I know your argument against all of the above would be that the post office would hold more than 3 to 4 days banking. However, with the post office you automatically get the security, safety measures, insurances and procedures put in place and your insurance would accommodate all these new ‘stock’ levels.

It is daunting with a new computer system and not everyone will be capable of using it but I think that’s where clever management comes in to play and the possibility of a subcommittee for the post office alone. Also you may have a select few that would like to run the post office and you can set up an individual rota system, three rings has the capacity to undertake this.

What slightly baffles me is you are a bunch of determined community and business minded people and I thought this would be right up your street! I think you need to think long and hard before you dismiss this idea as I’m not sure the opportunity will come along again!

Good luck with making your decision

Best regards


Jim Sanger replies:

I was very interested to read Steph's letter about the Clifton Hampden Shop and am really grateful for her continued interest in the Village Stores.

The Clifton Hampden shop has a turnover that is more than three times that of ours and relies a great deal on passing trade. Steph's experience there was under the previous Post Office contract which expired some time ago. I understand that the Clifton Hampden shop (privately owned) was offered a Post Office Local but refused it. It fought hard and now consists of a Community Village Store and a Post Office approached through the shop but located in a separate and secure space which ensures privacy.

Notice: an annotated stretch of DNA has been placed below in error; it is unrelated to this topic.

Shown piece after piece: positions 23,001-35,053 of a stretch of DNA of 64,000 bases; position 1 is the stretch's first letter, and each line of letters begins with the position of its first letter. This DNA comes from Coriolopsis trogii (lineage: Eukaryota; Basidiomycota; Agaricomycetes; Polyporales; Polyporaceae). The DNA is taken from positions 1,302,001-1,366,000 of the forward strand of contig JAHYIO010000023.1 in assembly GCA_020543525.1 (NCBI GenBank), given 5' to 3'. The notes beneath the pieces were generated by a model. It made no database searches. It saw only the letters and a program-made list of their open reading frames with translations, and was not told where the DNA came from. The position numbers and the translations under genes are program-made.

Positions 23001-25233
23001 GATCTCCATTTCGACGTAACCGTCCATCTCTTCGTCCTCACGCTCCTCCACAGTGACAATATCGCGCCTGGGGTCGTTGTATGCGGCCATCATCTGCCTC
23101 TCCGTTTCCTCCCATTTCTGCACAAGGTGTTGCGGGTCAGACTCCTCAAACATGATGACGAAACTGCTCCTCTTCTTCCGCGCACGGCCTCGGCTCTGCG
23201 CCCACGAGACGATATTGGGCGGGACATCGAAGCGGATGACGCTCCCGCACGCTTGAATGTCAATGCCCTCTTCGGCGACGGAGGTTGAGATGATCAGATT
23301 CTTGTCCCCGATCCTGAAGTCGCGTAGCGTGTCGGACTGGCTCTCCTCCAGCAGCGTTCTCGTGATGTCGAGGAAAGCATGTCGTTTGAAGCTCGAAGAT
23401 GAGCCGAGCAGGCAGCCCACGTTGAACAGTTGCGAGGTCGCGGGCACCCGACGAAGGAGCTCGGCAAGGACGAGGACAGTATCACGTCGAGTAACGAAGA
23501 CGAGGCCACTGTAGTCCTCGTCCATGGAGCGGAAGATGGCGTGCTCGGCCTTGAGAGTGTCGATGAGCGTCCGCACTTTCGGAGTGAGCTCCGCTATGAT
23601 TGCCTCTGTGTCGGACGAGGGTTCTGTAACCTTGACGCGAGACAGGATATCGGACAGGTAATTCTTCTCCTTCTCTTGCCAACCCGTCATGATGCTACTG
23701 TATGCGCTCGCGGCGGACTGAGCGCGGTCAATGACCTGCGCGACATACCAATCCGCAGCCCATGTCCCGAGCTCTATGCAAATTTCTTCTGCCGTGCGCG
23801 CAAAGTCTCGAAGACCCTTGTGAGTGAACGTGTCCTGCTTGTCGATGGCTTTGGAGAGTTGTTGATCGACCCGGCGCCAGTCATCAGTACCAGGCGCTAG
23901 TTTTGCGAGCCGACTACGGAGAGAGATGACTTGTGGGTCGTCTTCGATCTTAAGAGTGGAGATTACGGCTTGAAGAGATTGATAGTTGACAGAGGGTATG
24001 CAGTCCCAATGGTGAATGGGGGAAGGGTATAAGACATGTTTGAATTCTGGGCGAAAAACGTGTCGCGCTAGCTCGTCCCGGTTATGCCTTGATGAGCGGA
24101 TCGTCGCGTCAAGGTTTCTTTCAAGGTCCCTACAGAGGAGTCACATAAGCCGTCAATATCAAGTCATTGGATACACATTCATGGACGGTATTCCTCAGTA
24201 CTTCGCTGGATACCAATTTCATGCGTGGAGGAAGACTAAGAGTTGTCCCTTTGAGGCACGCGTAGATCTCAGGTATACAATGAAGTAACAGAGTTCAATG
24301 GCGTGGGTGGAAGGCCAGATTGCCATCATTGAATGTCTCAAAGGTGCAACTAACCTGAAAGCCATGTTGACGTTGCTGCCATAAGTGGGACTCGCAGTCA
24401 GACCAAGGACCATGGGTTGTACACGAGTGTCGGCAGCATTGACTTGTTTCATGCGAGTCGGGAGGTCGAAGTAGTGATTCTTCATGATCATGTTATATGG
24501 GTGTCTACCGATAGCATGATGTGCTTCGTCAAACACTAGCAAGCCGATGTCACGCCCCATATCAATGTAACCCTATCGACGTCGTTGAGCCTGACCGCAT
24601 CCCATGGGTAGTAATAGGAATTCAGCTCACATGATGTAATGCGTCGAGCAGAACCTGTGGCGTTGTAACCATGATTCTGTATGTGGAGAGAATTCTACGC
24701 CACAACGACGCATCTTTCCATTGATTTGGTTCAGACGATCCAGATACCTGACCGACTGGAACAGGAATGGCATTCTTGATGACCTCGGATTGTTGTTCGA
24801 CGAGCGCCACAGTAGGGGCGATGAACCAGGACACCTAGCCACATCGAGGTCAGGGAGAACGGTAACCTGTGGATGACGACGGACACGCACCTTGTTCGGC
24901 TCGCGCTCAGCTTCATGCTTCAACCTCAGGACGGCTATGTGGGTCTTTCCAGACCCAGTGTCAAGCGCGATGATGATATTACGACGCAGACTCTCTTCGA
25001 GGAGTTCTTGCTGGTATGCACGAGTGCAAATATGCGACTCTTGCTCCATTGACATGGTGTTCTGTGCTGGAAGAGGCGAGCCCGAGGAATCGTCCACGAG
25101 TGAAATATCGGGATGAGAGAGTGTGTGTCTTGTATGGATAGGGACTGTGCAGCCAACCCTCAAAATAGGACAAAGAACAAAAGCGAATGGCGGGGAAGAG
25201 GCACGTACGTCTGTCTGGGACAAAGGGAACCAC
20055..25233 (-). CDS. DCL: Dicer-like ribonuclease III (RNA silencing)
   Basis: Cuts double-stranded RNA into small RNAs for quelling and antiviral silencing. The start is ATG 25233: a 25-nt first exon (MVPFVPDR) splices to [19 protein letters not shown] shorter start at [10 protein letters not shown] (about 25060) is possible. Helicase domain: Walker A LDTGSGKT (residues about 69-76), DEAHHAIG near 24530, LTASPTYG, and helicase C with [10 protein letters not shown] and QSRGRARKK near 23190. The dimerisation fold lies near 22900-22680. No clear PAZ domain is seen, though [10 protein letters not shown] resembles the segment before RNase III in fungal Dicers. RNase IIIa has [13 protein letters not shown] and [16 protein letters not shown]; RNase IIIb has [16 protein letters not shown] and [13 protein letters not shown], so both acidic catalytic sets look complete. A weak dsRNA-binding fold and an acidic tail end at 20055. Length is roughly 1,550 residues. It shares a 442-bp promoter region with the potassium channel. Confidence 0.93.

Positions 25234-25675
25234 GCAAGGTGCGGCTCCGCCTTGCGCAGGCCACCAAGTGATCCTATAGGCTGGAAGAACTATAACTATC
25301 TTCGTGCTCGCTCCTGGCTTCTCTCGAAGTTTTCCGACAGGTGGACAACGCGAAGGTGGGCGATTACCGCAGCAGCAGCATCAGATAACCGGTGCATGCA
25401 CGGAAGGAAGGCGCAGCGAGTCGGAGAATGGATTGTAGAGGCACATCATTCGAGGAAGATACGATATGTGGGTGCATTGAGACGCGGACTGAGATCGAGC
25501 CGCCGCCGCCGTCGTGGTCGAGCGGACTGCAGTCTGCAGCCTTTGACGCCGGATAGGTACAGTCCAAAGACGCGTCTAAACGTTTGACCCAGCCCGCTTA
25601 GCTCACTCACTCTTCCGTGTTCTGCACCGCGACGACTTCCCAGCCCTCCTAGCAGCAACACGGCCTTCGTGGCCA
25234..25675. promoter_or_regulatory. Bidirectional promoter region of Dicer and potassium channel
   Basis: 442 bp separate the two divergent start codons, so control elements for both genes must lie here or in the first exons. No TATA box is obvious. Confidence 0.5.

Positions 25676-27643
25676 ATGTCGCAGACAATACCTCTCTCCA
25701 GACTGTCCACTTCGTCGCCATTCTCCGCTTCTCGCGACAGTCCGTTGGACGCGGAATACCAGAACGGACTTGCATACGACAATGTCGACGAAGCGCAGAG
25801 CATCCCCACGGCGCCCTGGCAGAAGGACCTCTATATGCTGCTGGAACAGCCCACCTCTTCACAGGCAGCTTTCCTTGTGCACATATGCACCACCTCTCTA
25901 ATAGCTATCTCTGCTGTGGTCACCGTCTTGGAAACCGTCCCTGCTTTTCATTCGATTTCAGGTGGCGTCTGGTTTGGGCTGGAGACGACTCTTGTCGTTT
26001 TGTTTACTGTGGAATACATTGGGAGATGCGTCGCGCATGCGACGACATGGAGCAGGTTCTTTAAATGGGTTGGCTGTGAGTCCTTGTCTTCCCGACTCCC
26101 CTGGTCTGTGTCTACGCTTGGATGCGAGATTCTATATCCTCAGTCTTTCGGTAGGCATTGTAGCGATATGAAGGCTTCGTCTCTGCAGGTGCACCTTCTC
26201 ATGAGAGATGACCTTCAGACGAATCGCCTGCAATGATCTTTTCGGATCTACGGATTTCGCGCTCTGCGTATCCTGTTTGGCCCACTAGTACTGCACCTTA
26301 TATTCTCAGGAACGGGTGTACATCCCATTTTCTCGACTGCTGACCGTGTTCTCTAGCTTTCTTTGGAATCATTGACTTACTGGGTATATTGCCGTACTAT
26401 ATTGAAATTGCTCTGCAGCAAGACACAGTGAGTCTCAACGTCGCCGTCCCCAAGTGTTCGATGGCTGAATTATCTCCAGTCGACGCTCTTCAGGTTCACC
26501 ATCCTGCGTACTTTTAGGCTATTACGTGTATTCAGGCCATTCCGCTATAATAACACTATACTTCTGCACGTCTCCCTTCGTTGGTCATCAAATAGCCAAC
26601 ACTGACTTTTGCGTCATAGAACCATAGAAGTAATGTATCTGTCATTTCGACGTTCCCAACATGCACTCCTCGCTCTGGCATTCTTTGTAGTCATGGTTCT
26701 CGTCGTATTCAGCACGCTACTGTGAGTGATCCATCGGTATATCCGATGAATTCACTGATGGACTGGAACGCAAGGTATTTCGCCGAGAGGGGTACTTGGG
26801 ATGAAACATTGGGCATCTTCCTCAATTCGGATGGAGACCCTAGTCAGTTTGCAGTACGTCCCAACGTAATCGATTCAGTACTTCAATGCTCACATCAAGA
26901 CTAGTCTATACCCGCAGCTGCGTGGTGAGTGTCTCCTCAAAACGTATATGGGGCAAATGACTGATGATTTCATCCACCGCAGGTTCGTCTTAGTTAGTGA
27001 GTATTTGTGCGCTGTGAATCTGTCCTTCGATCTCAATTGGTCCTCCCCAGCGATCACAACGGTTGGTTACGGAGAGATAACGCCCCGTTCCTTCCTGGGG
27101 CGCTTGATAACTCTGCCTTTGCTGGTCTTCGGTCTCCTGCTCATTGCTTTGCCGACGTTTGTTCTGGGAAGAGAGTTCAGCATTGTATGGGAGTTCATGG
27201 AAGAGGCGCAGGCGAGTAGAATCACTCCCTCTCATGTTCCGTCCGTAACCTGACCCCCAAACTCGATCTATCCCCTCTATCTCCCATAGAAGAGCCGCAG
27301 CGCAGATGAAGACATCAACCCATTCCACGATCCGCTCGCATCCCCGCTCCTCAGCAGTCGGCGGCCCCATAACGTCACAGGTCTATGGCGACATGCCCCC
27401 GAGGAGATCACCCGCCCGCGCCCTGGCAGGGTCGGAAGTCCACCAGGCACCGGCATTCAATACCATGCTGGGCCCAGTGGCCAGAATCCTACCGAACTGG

Jim Sanger

Jim has since added the following comment:

You may be interested to know that Garry McCracken has visited Marcham Village Community Shop. It is located a few yards from the junction of the A415 convenient for the passing trade, in a larger village than ours, has a large store room at the back about the same size as the shop which is slightly larger than ours – so effectively in total more than double our size. Its turnover is about £180,000 a year, about £30,000 larger than ours and the commission it receives from the Post Office Local about £7,000 a year, double what is expected at Brightwell-cum-Sotwell.

It has been running a Post Office Local for some two years and, asked if they would do it again, a spokesman said that they would not. Onerous accounting daily, liability for any shortfalls (a threatened £400) and “challenging” training for volunteers were given as three of the reasons.

Would they advise Brightwell-cum-Sotwell to do it? No, being smaller it would be even more difficult to make it pay.

Meanwhile, The Village Hall Trustees have issued the following statement:

'The present arrangement between the Village Hall and the Post Office, located in the Stewart Room at the back of the Village Hall, has been running successfully since March 2009. Prior to that it was in the Red Lion for 3 years. The Trustees of the Village Hall would like to express their gratitude and thanks to Mr Mike Powell (postmaster) and his team for the service they have provided for the community over the years.

This arrangement was a commercial one, with the Post Office hiring space from the Village Hall. This has provided a significant income to the running of the Village Hall and the location has been a good one for users. On the occasions there was a queue, customers had the opportunity of using the chairs in the Stewart Room. It is true that the Post Office booth/counter virtually rendered the Stewart Room unusable for the number of people and use for which it was built, but it provided a service for the community and we feel it has been a worthwhile sacrifice.

'The Trustees would like it known that if it was possible they would be happy to continue to provide space within the Village Hall for a Post Office with a similar ongoing arrangement.'